MOBILE BANKING IN THE PHILIPPINES

Dianne Añes, Raisa Aquino, Bea Carpio, Solomon Lim, and Nica Tanjutco EM-TECH S14 De La Salle University-Manila
ABSTRACT Mobile banking is using a handheld device to make banking transactions. Despite being the texting capital of the world with over thirty-five (35) million mobile phone users, the Philippines is still trying to cope up with other countries in terms of this emerging trend in banking. One reason may be because of the low number of mobile banking users in the country, as the current trends in mobility are leaning toward simplicity over complexity and that consumers are still not ready for feature-rich mobile banking services. As such, one objective is to introduce mobile banking applications on a step-by-step proves, wherein consumers are first only exposed to the most basic applications which slowly transitions to the more complex ones through the passing of time as to not arouse much hesitation and rejection on the new trends in banking. 1. INTRODUCTION With the emergence of smaller and more portable devices such as cellphones, ultramobiles, and netbooks, new trends of computing have emerged. People nowadays prefer doing things mobile and on-the-go than doing things the old way – going somewhere just to do and accomplish something. Many industries today are now implementing mobile solutions for their products and their services, and the banking industry is no exception. Banks today are shifting from its old, manual process to a new trend which just requires the use of a handheld device, a new trend known as mobile banking. Surprisingly, the Philippines isn’t moving as fast as other countries in this trend of banking besides it having the most number of mobile phone users in the world. What are the causes of such instances? This paper would delve into such topics and would propose means and ways on how to address such issues. 2. WHAT IS MOBILE BANKING Mobile banking, simply put, is using a handheld device to make banking transactions. The target of mobile banking is to enable people in rural areas to transact in banks who using their mobile devices. Many countries, where most of their population are unbanked, have been able to successfully implement mobile banking. Examples of which include the Latin Americas (Argentina, Brazil, Colombia, Guatemala, Mexico, Paraguay, Uruguay, Venezuela). Other countries like Sudan, Ghana and South Africa have also been successful in implementing this new type of banking. The Philippines today also has its set of mobile banking applications which are supported and even accredited by the Philippine Central Bank. Mobile banking through a mobile phone is possible for the following technologies. First, the interactive voice response (IVR) this uses software which enters data on a mobile keypad and put information this is usually the recorded voice to be followed with a concern. Second, sending text messages is the most used technology since it does not depend on the model of the phone. The user can request services through a set of codes for every transaction to be made. 3. HOW MOBILE BANKING WORKS Today, mobile banking offers services that are similar to those currently there in banks. These services can be divided into two (2) categories – push services and pull services. Push services are services wherein the bank sends out information based upon a set of rules. An example of which is banks sending out alerts if an account is low on balance. The second type of service, pull services, are services wherein the user, in this case the customer, is the one who asks the bank for information. Examples include inquiries on account balances, transferring funds, and paying due bills. Mobile banking services can also be classified based on transactions and inquiries. From the name itself, one can see the types of services under these classifications. Specific examples of these services include account balance inquiries, account statement inquiries, status inquiries, credit and debit alerts, bill payment alerts, and many more.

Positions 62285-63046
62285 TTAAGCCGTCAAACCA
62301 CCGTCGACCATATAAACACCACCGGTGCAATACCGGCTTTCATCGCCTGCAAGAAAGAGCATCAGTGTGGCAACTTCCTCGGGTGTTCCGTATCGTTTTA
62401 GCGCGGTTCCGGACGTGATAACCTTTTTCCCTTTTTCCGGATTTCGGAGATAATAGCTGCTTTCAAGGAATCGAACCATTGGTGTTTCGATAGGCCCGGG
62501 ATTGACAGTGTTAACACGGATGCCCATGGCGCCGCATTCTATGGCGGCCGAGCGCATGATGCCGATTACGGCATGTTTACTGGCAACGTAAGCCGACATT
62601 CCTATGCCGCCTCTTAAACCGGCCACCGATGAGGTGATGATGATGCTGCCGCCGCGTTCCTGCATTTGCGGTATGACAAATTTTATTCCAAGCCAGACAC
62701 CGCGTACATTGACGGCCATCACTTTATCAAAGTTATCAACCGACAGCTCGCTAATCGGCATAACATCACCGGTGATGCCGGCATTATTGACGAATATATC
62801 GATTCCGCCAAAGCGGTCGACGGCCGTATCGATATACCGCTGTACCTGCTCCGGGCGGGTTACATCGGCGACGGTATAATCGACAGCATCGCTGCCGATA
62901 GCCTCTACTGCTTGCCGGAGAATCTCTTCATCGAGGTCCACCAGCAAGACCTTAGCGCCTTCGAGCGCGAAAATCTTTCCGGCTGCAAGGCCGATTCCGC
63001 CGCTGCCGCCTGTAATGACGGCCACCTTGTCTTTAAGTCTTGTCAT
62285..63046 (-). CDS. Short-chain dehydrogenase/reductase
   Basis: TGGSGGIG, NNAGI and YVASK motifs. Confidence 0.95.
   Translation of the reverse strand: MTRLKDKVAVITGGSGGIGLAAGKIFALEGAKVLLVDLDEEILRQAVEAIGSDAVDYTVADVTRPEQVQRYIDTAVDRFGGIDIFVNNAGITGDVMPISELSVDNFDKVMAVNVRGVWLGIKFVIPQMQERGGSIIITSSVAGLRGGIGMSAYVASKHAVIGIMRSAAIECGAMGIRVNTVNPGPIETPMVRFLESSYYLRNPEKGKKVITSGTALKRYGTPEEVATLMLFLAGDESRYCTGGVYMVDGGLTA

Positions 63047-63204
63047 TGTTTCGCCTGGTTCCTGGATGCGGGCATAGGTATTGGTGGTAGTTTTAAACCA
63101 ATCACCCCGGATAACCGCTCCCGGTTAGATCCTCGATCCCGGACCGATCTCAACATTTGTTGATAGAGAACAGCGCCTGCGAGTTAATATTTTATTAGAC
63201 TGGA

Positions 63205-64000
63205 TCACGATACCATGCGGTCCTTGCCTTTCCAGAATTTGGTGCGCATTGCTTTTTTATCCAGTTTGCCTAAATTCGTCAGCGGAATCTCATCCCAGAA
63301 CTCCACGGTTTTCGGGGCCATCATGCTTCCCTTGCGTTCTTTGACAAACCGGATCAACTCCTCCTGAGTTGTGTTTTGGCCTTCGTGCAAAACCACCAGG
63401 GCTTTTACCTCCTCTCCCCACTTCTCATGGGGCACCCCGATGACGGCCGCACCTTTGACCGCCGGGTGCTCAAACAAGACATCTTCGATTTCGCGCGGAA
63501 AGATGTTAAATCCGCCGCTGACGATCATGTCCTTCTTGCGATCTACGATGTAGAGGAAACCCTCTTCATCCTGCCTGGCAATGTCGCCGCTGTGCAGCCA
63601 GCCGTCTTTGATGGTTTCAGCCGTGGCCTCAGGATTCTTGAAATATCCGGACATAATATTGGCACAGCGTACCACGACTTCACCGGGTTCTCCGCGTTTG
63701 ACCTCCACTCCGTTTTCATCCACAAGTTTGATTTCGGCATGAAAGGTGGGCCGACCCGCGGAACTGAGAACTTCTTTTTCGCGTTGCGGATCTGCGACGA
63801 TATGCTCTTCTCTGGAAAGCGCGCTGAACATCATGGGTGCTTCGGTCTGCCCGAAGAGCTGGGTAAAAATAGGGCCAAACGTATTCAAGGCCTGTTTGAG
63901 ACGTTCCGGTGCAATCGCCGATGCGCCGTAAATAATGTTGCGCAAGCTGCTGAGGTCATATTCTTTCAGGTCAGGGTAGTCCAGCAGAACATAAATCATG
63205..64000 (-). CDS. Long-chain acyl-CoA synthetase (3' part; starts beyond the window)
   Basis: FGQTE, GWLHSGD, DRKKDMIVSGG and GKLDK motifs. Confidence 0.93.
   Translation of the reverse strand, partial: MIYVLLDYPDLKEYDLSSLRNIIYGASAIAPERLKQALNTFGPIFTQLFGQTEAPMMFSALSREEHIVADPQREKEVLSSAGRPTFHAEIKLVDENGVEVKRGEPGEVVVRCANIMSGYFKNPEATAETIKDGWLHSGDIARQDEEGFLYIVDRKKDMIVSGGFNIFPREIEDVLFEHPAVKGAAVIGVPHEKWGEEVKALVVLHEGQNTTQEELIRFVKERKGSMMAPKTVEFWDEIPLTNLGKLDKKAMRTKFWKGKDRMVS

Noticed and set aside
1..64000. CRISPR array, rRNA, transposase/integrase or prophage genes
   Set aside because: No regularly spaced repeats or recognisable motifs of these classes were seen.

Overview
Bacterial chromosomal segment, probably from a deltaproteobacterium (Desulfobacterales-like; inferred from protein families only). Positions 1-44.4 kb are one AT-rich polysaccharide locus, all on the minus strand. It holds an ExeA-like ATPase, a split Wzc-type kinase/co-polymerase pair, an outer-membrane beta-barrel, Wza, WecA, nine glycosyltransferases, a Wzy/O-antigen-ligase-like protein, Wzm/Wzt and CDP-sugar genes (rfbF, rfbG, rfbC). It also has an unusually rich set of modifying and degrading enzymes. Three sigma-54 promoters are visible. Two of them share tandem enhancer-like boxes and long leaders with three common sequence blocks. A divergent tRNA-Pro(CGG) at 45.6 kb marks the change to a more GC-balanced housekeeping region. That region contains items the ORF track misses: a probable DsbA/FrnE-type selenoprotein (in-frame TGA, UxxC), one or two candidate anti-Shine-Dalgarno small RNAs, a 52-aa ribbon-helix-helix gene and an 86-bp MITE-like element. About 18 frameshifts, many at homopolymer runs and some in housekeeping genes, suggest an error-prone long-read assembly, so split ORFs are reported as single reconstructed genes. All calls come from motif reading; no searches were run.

The table below classifies transactions from pull to push and transaction to inquiry types:
Push Transaction     Pull Funds transfer Bill payment Share trade Check order

Telecommunications companies like Globe also offer mobile banking applications like G-CASH and other applications to allow its users to make transactions on the go. Banks under G-CASH are allowed to convert electronic money to actual money and actual money to electric money. Indeed, more and more people are now using their mobile phones to buy goods, make donations, pay loans, and do a lot more things which were before not possible with their mobile devices. 5. ISSUES IN MOBILE BANKING According to a survey conducted by the National Telecommunications Commission (NTC) in 2006, there are approximately thirty-five (35) million mobile phone users in the Philippines, giving the country the privilege of being known as the text capital of the world. It has remained the texting capital through the passing of time mainly due to the magnitude of the short message service (SMS) messages are sent out and transmitted to other mobile phone users every day. Telecom executives estimated that around 200,000 text messages are sent daily; however, despite all these factors, there are still issues with regards to the establishment of mobile banking in the country. These issues include (1) mobile banking users consist of only a very small minority, (2) interest and trends are leaning toward basic services, and (3) consumers are not yet ready for function-rich mobile banking. Each issue would be discussed in detail below. 5.1. Mobile banking users consist of only a very small minority As of 2009, the most notable mobile banking application used in the Philippines today is Globe Telecom’s G-CASH. G-CASH had become a common transaction, especially for online buyers and consumers when paying for the products that they had bought online. According to a survey conducted in 2004, around 500,000 users are making transactions using G-CASH. Though the population seemed high, when compared to the total number of cell phone users in the country – about 35 million – the number of people using mobile banking services only comprise of about 1.5 percent of the total mobile phone users. In short, mobile banking users consist of a very small minority. 5.2. Interest and trends are leaning toward basic services The country, as of today, is already providing users with different platforms and technologies used in handling banking transactions through the use of the consumers’

Inquiry

 Minimum balance alert  Credit/debit payment  Bill payment alert

 Account balance inquiry  Account statement inquiry  Check status inquiry  Transaction history

Figure 1. Push-Pull and Transaction-Inquiry Classifications